Effect of botulinum toxin pretreatment on laser resurfacing results: a prospective, randomized, blinded trial.

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BACKGROUND: Facial laser resurfacing and chemodenervation with botulinum toxin type A are used independently as means of nonsurgical facial rejuvenation. Recent reports in the literature have described combining these 2 therapies, claiming improved and longer-lasting laser resurfacing results. To date, no scientific investigation has been undertaken to prove or disprove this theory.

DESIGN: Institutional review board-approved, prospective, randomized, blinded study at university-affiliated outpatient cosmetic surgery offices.

INTERVENTION: Patients had one side of their face injected, at specific anatomic subsites (crow's feet, horizontal forehead furrows, and glabellar frown lines), with botulinum toxin 1 week before laser resurfacing. After receiving an injection, patients underwent cutaneous laser exfoliation on both sides of the face with either a carbon dioxide or an erbium dual-mode laser.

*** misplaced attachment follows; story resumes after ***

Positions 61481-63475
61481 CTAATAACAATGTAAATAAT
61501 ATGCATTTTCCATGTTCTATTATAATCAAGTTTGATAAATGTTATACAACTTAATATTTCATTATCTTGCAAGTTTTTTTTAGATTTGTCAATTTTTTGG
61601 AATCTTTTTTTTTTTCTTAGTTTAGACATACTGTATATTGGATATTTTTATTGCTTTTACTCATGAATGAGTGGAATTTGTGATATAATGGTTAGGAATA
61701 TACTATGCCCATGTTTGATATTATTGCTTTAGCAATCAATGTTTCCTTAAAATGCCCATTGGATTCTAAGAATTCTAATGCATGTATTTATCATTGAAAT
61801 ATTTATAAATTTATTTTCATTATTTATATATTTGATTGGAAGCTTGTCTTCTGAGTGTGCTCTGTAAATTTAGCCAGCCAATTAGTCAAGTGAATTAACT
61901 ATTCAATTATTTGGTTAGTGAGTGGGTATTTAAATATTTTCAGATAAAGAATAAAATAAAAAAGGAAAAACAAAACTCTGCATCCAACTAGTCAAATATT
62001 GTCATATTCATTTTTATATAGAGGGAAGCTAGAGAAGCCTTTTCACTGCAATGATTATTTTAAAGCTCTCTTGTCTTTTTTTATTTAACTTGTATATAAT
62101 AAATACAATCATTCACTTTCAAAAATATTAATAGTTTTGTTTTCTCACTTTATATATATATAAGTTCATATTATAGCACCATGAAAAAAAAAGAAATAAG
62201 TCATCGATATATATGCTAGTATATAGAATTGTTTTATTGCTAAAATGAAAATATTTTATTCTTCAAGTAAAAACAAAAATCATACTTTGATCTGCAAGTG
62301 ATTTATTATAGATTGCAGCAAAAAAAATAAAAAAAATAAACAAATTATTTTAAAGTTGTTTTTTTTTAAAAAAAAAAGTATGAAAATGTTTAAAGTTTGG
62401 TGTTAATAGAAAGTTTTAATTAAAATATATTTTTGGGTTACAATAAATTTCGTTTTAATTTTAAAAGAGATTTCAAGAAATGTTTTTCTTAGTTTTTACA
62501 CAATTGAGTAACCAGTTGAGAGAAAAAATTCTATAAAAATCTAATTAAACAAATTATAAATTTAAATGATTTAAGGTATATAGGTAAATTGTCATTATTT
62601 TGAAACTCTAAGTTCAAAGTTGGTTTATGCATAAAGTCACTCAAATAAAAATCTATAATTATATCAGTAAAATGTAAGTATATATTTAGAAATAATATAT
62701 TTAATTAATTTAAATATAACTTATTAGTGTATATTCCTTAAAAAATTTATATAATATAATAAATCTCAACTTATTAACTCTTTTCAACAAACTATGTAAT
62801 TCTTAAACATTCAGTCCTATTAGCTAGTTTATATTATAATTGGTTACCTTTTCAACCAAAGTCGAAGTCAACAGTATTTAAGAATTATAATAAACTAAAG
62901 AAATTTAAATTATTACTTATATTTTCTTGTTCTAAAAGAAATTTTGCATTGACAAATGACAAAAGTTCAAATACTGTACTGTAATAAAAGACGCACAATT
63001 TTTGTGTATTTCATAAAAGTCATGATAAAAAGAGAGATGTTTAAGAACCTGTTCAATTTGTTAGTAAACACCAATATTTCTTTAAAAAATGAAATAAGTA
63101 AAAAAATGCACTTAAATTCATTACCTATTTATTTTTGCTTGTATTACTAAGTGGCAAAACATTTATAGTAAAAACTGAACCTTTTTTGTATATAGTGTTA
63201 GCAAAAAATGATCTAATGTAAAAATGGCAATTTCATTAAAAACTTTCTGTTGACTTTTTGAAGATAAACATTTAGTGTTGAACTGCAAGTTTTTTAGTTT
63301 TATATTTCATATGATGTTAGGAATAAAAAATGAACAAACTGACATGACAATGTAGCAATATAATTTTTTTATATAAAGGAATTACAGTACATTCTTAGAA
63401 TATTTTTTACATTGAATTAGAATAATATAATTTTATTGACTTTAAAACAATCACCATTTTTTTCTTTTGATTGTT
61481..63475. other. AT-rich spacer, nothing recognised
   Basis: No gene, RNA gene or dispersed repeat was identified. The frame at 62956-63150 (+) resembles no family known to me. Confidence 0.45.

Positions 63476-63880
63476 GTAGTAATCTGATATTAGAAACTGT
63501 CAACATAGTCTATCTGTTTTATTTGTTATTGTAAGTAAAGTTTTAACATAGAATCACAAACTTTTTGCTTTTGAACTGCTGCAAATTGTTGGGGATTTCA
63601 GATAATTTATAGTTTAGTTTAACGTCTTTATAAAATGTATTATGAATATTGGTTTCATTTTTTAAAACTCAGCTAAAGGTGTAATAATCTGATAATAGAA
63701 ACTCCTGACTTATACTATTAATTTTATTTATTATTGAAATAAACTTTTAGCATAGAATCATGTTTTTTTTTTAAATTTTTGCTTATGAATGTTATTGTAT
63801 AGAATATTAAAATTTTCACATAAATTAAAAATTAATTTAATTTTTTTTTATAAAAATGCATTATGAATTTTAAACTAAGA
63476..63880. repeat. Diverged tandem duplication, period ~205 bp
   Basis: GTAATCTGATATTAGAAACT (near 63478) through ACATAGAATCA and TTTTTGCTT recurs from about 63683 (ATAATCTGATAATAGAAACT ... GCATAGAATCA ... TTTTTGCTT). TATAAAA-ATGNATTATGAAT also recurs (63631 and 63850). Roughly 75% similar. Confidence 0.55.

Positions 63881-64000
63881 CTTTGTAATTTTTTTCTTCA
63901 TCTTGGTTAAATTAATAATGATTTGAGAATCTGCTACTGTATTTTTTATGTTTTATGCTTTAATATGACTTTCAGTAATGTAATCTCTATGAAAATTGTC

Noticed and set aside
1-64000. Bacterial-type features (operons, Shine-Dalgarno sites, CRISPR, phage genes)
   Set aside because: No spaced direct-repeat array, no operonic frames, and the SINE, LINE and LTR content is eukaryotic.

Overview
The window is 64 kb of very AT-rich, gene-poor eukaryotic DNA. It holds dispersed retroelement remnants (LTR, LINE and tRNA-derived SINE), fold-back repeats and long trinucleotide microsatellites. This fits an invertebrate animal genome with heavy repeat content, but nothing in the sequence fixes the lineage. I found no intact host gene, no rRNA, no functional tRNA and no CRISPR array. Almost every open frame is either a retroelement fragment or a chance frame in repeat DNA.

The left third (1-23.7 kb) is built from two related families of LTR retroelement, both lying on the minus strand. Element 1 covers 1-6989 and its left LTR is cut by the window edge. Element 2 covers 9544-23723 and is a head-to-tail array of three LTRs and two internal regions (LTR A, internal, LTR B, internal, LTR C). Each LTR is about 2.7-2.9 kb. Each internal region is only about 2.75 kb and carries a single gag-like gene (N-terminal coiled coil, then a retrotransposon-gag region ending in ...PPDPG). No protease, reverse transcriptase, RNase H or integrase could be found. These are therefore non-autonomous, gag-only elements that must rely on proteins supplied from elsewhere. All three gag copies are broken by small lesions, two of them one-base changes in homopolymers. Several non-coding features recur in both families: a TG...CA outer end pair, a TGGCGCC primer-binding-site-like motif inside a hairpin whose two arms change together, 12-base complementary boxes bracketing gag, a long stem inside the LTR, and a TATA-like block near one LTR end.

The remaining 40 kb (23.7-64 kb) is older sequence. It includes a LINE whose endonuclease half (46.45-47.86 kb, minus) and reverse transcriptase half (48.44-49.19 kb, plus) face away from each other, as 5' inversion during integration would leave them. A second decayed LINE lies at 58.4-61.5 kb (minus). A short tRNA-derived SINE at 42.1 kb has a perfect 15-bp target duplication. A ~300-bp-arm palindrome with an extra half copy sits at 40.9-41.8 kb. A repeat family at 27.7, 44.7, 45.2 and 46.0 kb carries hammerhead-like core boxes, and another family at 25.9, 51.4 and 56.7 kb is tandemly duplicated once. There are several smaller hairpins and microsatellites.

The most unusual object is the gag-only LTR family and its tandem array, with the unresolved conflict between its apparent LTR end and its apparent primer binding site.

MAIN OUTCOME MEASURES: Patients' injected (experimental) and noninjected (control) sides were compared after laser resurfacing. Follow-up was documented at 6 weeks, 3 months, and 6 months after laser resurfacing. Subjective evaluation, based on a visual analog scale, was performed in person by a blinded observer. Furthermore, a blinded panel of 3 expert judges (1 facial plastic surgeon, 1 oculoplastic surgeon, and 1 cosmetic dermatologist) graded 35-mm photographs taken during postoperative follow-up visits.

RESULTS: Ten female patients were enrolled in the study. A 2-tailed t test showed that all sites that were pretreated with botulinum toxin showed statistically significant improvement (P< or =.05) over the nontreated side, with the crow's feet region showing the greatest improvement. Comparing results between the carbon dioxide and erbium lasers did not result in any statistically significant differences.

CONCLUSIONS: Hyperdynamic facial lines, pretreated with botulinum toxin before laser resurfacing, heal in a smoother rhytid-diminished fashion. These results were clinically most significant in the crow's feet region. We recommend pretreatment of movement-associated rhytides with botulinum toxin before laser resurfacing. For optimum results, we further recommend continued maintenance therapy with botulinum toxin postoperatively.





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Medicine and Health Sciences | Other Medical Specialties | Surgery




Department of Surgery

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